Causes of Failed Back Surgery Syndrome:
- Central or foraminal stenosis
- Epidural Fibrosis
- Surgical trauma to roots
- Insufficient decompression
- Mechanical instability
- Residual or recurrent disk
- Surgery at wrong level
Diagnosis of FBSS is made with contrast enhanced MR imaging of the lumbar spine. Canal stenosis is manifest on MR imaging by a “trefoil” appearance of the spinal canal with a thickened ligamentum flavum. Enhancing nerve roots may be present on contrast enhanced imaging. Vertebral body instability can be diagnosed on flexion and extension views on plain radiographs by demonstrating a “dynamic slip” of greater than 3 millimeters. MR findings of instability include antero- or retrolisthesis or loss of disc height with loss of disc signal on T2 weighted images. Epidural fibrosis appears low in signal on T1 weighted images with slightly higher signal than disc on T2 images with diffuse contrast enhancement. This is in contrast to herniated disc material which demonstrates little or thin peripheral enhancement after contrast administration. Post-operative arachnoiditis appears on MR imaging as peripheral or central clumping of nerve roots with variable enhancement.
Because post-operative scarring does not warrant additional surgery, its differentiation from herniated disk is crucial. This is best demonstrated on contrast-enhanced T1 fat saturated weighted images as disc material will demonstrate no or peripheral enhancement while scar tissue will avidly enhance. Additional differentiating features include traction of the dural tube secondary to fibrosis and compression of nerve roots from disk material. MR is 96-100% accurate in detecting epidural fibrosis versus disc material.
Treatment of FBSS is dependent on the etiology. Therapeutic modalities include physiotherapy, epidural steroids, spinal cord stimulators and when warranted, repeat surgery for treatment of recurrent herniation, foraminal stenosis and instability.
Etichette: ACR, Infectious, Inflammatory, Neuro, Spine, Trauma
lunedì 22 ottobre 2007
Large posterior fossa mass with central cystic portion and peripheral thick rind with enhancement and effacement of the 4th ventricle and cerebellar tonsillar herniation. There is secondary mild ventricular enlargement with transependymal edema.
- Pilocytic astrocytoma
Diagnosis: Pilocytic astrocytoma, atypical
Juvenile pilocytic astrocytomas are typically benign tumors that arise in the cerebellum, brainstem, hypothalamic region, or optic tracts. The tumor is classified as a WHO grade 1 benign lesion. Their most common site of origin is the cerebellum. It is the most common tumor to occur in the cerebellum. The medulobllastoma is more common in the posterior fossa but it has 4th ventricle origins rather than the cerebellum itself. The tumor generally is found in patients aged 5-14, but can be seen at any age more rarely. There is no sex predilection. The tumors are associated with neurofibromatosis type 1. Common presentations would include ataxia like in this patient, headache, nausea, vomiting or visual disturbances depending on where it is located. Hydrocephalus secondary to mass effect on the fourth ventricle is responsible for the majority of the presentations.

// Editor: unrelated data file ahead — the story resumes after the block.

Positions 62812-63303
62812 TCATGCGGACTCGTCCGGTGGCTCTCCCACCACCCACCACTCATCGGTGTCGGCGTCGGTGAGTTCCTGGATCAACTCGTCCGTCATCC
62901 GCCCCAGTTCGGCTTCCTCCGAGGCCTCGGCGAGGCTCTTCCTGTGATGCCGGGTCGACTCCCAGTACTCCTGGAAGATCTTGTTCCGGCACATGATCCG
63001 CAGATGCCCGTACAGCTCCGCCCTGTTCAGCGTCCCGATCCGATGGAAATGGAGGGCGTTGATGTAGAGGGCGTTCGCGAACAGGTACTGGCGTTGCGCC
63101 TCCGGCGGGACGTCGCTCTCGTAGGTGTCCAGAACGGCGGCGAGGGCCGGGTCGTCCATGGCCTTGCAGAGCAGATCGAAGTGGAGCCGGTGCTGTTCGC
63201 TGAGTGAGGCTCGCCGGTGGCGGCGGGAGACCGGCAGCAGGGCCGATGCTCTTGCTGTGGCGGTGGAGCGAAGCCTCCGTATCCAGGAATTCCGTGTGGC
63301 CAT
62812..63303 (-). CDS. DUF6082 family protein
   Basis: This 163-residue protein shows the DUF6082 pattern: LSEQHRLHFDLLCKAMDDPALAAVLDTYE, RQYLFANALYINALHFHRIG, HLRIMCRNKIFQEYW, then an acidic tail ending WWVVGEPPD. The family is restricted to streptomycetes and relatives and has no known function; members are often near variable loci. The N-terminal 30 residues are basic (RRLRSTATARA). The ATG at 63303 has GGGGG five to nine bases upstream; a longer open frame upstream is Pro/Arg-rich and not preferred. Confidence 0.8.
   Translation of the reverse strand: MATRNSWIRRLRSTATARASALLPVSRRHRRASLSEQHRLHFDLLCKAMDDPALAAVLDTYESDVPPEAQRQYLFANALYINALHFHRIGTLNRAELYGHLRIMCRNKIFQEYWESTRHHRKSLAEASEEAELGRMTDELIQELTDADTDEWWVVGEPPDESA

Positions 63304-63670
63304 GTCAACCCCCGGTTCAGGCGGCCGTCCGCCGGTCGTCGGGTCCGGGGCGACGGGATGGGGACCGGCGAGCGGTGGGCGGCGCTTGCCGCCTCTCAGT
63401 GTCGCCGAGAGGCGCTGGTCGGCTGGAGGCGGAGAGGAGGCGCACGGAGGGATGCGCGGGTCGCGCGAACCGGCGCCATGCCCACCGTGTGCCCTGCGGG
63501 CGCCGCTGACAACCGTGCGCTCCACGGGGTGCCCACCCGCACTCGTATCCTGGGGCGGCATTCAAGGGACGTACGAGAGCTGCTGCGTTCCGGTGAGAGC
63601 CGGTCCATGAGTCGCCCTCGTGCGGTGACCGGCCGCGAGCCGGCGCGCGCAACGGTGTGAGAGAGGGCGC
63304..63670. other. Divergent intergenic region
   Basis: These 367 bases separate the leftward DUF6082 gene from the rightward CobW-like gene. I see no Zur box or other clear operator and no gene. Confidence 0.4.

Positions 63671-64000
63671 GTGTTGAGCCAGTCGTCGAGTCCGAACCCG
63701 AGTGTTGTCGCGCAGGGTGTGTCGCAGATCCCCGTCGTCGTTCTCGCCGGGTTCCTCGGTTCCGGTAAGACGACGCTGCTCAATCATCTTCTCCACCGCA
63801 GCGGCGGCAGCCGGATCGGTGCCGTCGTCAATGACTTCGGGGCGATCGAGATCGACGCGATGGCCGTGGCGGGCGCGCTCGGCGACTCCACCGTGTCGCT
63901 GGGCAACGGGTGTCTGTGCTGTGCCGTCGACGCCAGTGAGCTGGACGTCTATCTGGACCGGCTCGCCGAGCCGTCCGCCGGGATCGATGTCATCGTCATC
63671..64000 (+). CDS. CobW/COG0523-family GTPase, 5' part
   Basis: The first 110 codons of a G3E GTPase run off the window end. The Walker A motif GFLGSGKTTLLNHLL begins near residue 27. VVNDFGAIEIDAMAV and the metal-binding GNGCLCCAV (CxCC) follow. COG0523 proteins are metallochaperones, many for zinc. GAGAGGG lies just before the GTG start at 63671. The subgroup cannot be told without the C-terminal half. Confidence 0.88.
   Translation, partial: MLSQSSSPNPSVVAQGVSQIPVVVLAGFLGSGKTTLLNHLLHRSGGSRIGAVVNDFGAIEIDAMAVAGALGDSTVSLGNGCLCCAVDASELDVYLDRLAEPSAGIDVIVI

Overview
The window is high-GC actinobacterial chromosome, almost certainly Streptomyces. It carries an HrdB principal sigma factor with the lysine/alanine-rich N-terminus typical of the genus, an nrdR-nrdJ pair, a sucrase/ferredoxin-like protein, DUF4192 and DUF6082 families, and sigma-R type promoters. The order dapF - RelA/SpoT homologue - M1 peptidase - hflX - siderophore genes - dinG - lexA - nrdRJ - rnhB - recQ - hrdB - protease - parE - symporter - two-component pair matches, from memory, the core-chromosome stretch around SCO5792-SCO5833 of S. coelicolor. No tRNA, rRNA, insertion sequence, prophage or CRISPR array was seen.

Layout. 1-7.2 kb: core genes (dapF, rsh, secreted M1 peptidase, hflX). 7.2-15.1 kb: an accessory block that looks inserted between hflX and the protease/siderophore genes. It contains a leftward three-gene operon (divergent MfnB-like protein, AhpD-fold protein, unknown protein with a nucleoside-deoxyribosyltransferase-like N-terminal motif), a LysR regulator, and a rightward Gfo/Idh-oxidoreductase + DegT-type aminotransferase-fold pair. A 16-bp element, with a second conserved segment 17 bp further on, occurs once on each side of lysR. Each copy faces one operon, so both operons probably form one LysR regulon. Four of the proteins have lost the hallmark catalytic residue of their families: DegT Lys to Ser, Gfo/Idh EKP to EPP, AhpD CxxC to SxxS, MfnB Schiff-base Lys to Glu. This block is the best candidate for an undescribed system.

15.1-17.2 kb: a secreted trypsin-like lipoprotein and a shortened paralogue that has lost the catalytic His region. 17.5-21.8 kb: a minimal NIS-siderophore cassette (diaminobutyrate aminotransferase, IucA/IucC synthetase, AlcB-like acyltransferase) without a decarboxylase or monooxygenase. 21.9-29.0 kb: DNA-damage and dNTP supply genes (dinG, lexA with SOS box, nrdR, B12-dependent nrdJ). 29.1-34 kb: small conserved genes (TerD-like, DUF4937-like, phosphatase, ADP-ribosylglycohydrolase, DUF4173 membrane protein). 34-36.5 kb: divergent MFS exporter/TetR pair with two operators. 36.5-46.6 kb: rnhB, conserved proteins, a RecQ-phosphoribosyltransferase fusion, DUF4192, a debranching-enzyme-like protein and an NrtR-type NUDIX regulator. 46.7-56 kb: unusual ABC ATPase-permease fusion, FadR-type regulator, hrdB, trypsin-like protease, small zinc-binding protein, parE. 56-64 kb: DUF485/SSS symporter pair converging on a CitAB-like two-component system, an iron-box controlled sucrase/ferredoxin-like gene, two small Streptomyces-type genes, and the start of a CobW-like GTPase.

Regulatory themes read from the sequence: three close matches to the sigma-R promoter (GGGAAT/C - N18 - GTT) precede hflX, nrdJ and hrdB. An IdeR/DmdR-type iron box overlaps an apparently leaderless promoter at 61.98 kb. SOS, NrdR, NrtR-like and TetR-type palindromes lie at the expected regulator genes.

On imaging the tumors are typically well circumscribed with a large cystic component and a mural nodule. The nodule typically enhances. There can be calcification present but only up to 25% of the time. The tumors have a lot of variability in their appearance; they can be entirely solid with or without cystic degeneration. Vasogenic edema is a very uncommon finding and can be used to differentiate this tumor from others in the differential. They are typically hypo attenuating on CT which is helpful in differentiating from a medulloblastoma which is usually hyper attenuating if not at least iso- to the brain secondary to its closely packed cells.
Prognosis for the lesions is quite good. Surgical resection is the first line therapy if the lesion is accessible. Total resection is often possible in the posterior fossa lesions which can yield a 10-year survival rate is as high as 90%. No adjuvant therapy is utilized in that scenario. Even without total resection the 10-year survival rate is still as high as 45%. Radiation therapy had been employed for incomplete resections, but it remains controversial due to risk of brain radiation. Stereotactic radiation is now more commonly used and has shown some promising results. Chemotherapy is reserved for the rare pilocytic astrocytoma that continues to grow post radiation therapy.
Etichette: AuntMinnie, Neoplasm, Neuro, Pediatric
venerdì 12 ottobre 2007